Stuyvesant High School Students Stage ‘Slutty Wednesday’ To Protest Dress Code

Earlier this week, students at New York’s prestigious Stuyvesant High School staged “Slutty Wednesday,” a protest in response to the school’s implementation of a new dress code. The code dictates things like no bare shoulders, no visible underwear, and skirt hemlines no shorter than the tips of the fingers.

Needless to say, a number of girls participated in the protest — in which they walked around lower Manhattan wearing revealing clothing and handing out flyers — but what this protest had that many similar, other protests were lacking was a distinct point of view from the boys.

According to the New York Post, young men who participated didn’t just do so because they felt girls were being treated unjustly; they felt they were being treated unjustly as well:

Boys complained that the administration’s apparent emphasis on keeping the girls well-covered was not only biased, but it also maligned the guys as horny teens who can’t control themselves when they see too much skin.

If this doesn’t make me want to stand up and cheer, nothing does. (It does, actually, make me want to stand up and cheer.) This stance reflects one of the primary problems with any law, rule or regulation dictating what women can and can’t wear: It takes all of the responsibility for appropriate behavior off of men, and places it on women. At its core, it says that women are responsible for men’s reaction to how they look and what they wear, rather than the other way around.

Not only that, but as these boys point out, it assumes the worst about men; that the mere sight of a woman’s skin (or hair, or nails, or what have you) will make functioning in society utterly impossible for them.

What’s extra interesting about this is that the principal of the school, Stanley Teitel, claimed that the reason they instituted the code is that some of what was being worn was a distraction:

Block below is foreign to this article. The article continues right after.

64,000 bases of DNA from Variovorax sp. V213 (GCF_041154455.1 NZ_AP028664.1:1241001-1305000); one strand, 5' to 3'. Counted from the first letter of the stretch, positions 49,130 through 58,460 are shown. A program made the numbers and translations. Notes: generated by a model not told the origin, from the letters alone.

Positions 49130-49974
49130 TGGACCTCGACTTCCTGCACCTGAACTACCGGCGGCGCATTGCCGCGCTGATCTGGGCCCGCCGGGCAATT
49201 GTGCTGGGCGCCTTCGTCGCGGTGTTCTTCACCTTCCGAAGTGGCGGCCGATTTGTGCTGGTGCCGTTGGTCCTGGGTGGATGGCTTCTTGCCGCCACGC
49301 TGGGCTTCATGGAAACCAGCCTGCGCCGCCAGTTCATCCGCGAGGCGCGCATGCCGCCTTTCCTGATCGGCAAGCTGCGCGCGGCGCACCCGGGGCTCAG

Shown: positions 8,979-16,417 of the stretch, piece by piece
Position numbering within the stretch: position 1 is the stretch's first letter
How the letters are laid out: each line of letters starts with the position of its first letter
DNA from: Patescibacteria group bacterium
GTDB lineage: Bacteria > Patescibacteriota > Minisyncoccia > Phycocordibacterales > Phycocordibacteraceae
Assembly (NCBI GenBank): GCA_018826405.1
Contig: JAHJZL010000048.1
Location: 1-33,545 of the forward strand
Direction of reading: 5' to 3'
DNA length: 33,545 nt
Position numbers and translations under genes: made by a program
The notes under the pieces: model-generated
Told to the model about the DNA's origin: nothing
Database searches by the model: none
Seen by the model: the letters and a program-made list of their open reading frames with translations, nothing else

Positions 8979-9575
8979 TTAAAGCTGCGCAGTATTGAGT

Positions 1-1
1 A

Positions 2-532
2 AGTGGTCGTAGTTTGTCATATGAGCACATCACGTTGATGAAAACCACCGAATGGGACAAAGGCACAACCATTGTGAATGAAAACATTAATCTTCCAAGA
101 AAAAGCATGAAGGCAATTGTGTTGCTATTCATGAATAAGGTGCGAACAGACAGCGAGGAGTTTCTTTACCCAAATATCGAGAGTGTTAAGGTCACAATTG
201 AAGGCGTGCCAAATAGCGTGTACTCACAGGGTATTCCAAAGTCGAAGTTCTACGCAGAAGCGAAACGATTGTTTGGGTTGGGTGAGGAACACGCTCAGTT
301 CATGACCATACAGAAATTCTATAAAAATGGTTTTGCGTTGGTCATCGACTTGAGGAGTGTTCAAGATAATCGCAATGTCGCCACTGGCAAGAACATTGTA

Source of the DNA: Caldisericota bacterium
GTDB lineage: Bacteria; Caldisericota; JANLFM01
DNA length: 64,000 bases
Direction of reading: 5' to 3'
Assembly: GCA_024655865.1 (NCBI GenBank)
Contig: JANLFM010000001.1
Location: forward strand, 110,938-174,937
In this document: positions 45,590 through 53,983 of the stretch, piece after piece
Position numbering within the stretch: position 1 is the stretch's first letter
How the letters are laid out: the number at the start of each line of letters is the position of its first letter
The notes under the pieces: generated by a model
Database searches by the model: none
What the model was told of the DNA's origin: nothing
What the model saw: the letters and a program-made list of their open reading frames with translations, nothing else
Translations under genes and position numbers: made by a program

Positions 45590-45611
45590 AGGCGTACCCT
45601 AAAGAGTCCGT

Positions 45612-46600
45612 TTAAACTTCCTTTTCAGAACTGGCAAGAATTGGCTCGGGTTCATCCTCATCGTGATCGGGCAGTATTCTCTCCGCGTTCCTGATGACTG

“The bottom line is, some things are a distraction, and we don’t need to distract students from what is supposed to be going on here, which is learning,” Teitel told The Stuyvesant Spectator.

But if it’s not distracting the girls’ fellow students, well, one has to wonder, who is it distracting?

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    • Cheri

      I’m a slutty teenage girl. I like protesting things and shouting and wearing skimpy clothing, but I think it’s ridiculous that a school can’t have a very reasonable dress code without it being protested. Is asking (mostly) underage girls to not show their underwear such an outlandish and offensive idea?

      Just imagine this. You’re a teenager, walking down the halls of your high school, and you see someone’s crack hanging out. Is it distracting? Hell yes! Does that mean it is attractive, or it makes you horny? God no! Just because something is distracting doesn’t mean it’s distracting because it’s attractive.

      You also mentioned how this kind of thing is unfair to women and lets men off easy. I consider myself a feminist, but I feel this is misunderstood. If a boy was wearing a tight tank top and had the body of Gerard Butler I would be distracted. Very distracted. But in high school not many boys have the body of Gerard Butler and those that do don’t often wear tight tank tops. However, high school girls wear low cut shirts and disturbingly tiny shorts. If boys wore inappropriate, distracting things I would hope it would be enough of an issue to be banned by the dress code. If it wasn’t, THEN it would be sexist, unfair et cetera, et cetera.

      Finally, school is a learning environment, not a social one. The bare shoulders thing kind of sucks but you’re not in school 24/7. If showing half your thighs off is so important to you go somewhere else.

      Just what I think. Anyways.

    • MM

      Apparently our modern young ‘feminists’ get riled up by nothing more than their right to wear revealing clothes. I already felt that Slutwalk was popular in part for the wrong reasons.

    • Steve B

      It is a sad day when he best and brightest are offended by dressing modestly. I always though the purpose of school was to get an education, not exploite ones body.

    • Melanie Stayer

      I understand their feelings, but if they feel the need to protest something, how about the hike in student loan interest rates?

      I went to a very good Buffalo public school, and we had similar dress codes, enforced by a very mob-esque principal – no tank tops or bare shoulders (you know, because nothing gets the boys hornier than a curvy set of shoulders!), no sandals, flip-flops or open-toed shoes, no cleavage, and no skirts or shorts higher than four fingers from the center of the knee. (I actually knew a boy sent home for the last one.) The underwear thing wasn’t an issue… we had dignity back in 2001.

      These rules do seem kind of archaic, but basketball shorts were very
      short in the 70s, and that was acceptable, so this is a double standard. Rule-writers would never believe that girls seeing bare boy legs would send them into a sexual frenzy, so they should expect their gentlemen to know how to contain themselves.